Women in Data Science/STEM — [WBAA Women Data Scientists and Engineers share their perspectives]

Nicole Mpozika
Nov 28, 2018 · 9 min read

Starting this article it should be mentioned that playing the sex card is not fair to either men or women. People should go to work and be recognized for their qualifications and for what they bring to the table personally and professionally and not putter on gender stereotypes.

However, when it comes down to statistics and real-life scenarios, numbers tell a different story showing a significant underrepresentation of women in Data Science and STEM (Science, Technology, Engineering & Math) disciplines. 85 per cent of Data Scientists and 74 per cent of Predictive Analytics professionals are male, according to research from Burtch Works — an executive recruiting firm. According to a survey by the world-renowned data science crowdsourcing platform Kaggle on the State of Data Science and Machine Learning, females represented a slight 16 per cent of the respondents in total. A 2016–2017 data science salary survey by O’Reilly showed that women’s salaries remained stable in a one year span ($82–84.000) whereas men’s salaries increased from $88,000 to $93,000.

All these statistics prove a gender gap that might originate from various grounds like — a lack of STEM education for women early in life, workplace culture, lack of mentorship for women in data science and STEM, human resources regulations that do not work towards gender balance policies, inherited bias and low confidence levels — to name some. On the bright side, data science is a lucrative and promising field that drives innovation in all sectors with a growing importance within the STEM disciplines. Therefore, there is a lot of potential to narrow this gender gap and set a new bar for inclusion — even if this is considered a far-fetched challenge by many.

With these statistics in mind, we decided to ask the women of WB Advanced Analytics how they feel about the opportunities being offered in the data science/STEM landscape and on what can be done to attract more women. We also asked them to describe any “gender challenges” they might have faced, and their experience in their current role within WBAA — a diverse, multicultural team.

Rafah El-Khatib — Data Scientist WBAA

“I believe that there is an abundant number of opportunities for data scientists today, regardless of gender. In order to encourage more women to pursue such fields, I think that we must, as a society, make an effort to teach the youth in a gender-neutral fashion: namely, that gender should not be a contributing factor in any decision, including educational ones of course. Once we establish this belief among youth, I believe that DS/STEM will achieve a more gender-balanced equilibrium. On the shorter run, I think it is also important to provide female mentors and role-models for women and young girls, namely, a successful woman with more experience, with which a woman or girl can talk, share professional experiences with, and get advice from.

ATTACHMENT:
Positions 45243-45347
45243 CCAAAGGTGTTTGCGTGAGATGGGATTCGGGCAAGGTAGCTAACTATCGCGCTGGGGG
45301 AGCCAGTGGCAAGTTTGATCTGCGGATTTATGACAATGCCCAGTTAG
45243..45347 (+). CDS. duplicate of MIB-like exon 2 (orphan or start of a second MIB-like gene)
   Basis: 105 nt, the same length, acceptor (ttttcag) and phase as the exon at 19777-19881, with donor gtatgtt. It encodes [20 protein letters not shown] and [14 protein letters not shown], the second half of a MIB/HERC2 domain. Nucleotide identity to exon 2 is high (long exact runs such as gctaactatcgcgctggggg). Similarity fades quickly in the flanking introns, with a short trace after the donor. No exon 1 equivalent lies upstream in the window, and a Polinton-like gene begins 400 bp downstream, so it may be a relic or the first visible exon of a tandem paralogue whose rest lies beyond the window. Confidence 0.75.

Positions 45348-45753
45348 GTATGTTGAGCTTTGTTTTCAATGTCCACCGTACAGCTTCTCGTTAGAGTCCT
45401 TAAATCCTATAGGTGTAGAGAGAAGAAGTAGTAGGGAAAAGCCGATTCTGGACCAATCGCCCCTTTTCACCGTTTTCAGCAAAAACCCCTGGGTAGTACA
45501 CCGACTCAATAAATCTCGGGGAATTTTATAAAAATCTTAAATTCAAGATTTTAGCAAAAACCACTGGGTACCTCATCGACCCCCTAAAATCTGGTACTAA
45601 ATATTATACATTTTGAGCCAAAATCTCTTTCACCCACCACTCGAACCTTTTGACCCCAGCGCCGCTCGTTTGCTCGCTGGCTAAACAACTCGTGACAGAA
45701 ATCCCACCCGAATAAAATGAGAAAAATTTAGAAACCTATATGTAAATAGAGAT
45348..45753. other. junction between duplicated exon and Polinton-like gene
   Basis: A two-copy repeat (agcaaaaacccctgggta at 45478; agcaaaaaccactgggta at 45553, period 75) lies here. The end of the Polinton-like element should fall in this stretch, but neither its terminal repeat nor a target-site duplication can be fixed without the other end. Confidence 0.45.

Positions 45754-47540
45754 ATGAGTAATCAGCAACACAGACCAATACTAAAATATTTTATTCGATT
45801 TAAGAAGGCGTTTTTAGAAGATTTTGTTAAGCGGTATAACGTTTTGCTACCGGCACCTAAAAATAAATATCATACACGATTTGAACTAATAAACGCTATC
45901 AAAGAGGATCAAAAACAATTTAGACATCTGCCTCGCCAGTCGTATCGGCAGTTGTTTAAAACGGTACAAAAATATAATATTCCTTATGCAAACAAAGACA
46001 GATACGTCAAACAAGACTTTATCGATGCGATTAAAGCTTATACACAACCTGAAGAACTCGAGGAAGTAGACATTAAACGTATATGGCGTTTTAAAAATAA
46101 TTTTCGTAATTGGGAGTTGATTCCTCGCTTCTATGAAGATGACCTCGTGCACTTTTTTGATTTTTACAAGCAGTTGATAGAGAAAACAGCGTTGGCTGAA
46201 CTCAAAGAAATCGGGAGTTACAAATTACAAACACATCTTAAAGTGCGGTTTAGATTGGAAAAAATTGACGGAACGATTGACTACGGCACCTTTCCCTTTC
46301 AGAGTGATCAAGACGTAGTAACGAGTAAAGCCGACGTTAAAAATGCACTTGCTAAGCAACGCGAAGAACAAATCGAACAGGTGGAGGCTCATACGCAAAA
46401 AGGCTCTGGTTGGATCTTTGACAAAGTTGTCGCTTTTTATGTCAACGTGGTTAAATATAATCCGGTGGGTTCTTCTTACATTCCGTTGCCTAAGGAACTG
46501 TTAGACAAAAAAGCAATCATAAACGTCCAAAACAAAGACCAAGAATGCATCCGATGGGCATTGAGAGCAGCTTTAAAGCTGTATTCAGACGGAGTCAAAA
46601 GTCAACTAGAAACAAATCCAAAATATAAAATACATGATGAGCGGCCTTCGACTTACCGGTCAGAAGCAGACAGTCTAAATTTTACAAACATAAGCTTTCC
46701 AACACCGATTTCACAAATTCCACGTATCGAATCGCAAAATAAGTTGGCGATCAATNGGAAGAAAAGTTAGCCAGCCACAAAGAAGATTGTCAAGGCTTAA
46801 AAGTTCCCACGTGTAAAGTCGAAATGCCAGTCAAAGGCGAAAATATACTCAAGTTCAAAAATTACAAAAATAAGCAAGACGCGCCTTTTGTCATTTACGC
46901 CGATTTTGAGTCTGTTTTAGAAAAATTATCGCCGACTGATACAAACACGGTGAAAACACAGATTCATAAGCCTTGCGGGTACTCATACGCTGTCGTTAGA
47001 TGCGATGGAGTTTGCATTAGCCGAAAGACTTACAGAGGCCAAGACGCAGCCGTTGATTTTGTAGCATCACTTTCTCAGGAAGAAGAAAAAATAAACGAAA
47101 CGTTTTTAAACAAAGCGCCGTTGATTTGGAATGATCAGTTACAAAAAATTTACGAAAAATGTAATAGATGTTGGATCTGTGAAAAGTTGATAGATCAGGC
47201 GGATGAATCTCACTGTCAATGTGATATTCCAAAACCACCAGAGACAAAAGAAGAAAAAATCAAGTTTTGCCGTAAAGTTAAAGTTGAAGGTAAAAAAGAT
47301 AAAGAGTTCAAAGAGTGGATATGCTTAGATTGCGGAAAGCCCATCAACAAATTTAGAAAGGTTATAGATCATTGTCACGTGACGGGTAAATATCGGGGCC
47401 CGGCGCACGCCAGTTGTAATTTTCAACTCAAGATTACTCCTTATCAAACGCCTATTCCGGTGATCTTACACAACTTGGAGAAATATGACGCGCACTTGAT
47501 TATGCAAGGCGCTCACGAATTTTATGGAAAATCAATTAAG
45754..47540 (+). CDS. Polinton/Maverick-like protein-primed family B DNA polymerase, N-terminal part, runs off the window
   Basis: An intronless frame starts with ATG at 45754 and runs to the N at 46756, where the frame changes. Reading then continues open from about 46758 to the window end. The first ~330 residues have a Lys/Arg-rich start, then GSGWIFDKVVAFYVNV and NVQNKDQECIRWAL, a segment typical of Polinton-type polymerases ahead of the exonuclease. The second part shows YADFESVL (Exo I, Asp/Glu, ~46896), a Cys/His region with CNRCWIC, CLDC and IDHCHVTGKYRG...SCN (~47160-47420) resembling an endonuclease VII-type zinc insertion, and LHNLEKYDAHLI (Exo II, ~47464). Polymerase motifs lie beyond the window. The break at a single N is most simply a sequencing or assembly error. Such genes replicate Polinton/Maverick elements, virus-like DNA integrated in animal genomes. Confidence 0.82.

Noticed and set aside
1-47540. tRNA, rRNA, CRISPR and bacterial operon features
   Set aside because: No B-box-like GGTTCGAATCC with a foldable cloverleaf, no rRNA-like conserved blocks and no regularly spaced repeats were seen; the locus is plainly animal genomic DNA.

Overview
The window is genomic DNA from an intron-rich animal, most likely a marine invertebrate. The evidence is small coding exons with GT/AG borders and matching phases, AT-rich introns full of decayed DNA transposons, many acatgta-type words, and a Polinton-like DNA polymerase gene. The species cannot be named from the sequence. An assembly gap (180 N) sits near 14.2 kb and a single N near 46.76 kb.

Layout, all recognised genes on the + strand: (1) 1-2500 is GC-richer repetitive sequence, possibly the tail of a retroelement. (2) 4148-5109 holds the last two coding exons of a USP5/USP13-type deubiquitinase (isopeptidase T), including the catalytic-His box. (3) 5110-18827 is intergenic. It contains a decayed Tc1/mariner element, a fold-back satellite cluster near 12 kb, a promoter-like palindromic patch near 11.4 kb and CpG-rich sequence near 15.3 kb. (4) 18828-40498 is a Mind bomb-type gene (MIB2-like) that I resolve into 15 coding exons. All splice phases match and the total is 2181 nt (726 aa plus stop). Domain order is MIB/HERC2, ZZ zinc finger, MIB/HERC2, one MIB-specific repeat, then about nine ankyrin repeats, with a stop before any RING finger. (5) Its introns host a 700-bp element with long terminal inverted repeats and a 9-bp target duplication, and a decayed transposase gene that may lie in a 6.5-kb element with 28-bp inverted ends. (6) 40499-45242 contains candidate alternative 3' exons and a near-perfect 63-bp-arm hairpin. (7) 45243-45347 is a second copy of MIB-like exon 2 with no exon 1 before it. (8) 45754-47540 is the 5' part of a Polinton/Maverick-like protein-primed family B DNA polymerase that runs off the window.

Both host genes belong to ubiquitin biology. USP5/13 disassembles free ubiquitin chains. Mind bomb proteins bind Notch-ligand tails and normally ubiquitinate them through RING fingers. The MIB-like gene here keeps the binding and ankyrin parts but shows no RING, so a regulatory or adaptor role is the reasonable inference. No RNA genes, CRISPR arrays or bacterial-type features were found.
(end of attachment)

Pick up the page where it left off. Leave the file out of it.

Due to the fact that the percentage of women in STEM is still painfully small, there is an unconscious (at best) gender bias in these fields. I don’t think that DS suffers from this problem. However, in both DS and STEM, I have seen women, including myself, sometimes face “indirect” challenges that do not stem from external discrimination. For instance, in many cases women tend to be more empathetic and/or less assertive. We interrupt less, we speak up less, we negotiate less. I am not sure whether this is due to latent societal effects or nature, but I do observe it as a difference that proves challenging for us. Such challenges are not only the result of women’s behaviour, but also men’s behaviour towards female colleagues. We have not yet recovered from global sexism, that exists in people’s minds and in gender statistics in these fields of study/work. This means that there is still the belief among many men that women are less intelligent or capable, that they are “emotional” and unable to make unbiased decisions. Besides this, there is also the challenge of sexual harassment that many women face in these fields, from equal male counterparts, or, sadly, from superiors. Another challenge that many women face in most countries of the world is starting a family: paternal leave is almost non-existent in most countries, which means that women inevitably have to interrupt their careers when they have children, while male counterparts have a continuous career, and if anything, have to work even harder than before in order to provide for a growing family. This naturally creates a bridge between the career path of a man and a woman, as the woman would have lost several months (at best) of works experience.

At WBAA I never felt like my gender played a role in my work, opportunities, or interaction with colleagues. I take part in the recruitment process at WBAA and have been positively surprised to see that we built a gender-balanced team organically”.

Xi Xhang — Data Engineer WBAA

“I think the opportunities are equal for both women and men in the data science area. However, it is true that there are more men than women in data science/STEM. In my opinion, the following steps can be applied to improve this situation:

1. Education is very important. Therefore, it will be very helpful if we can guarantee that girls and boys have the same opportunity to investigate in data science/STEM area. Every year, ING organizes a Girl’s Day (we introduce robotics, programming… during the event) which can help girl learn about this area earlier in school.

2. Parents’ opinions also play a key role. When I was a teenager, my parents would like me to learn languages, management or medicine. I think there also should be something, like Parents’ Day, to let them be aware of the face that girls can also do a good job in STEM area.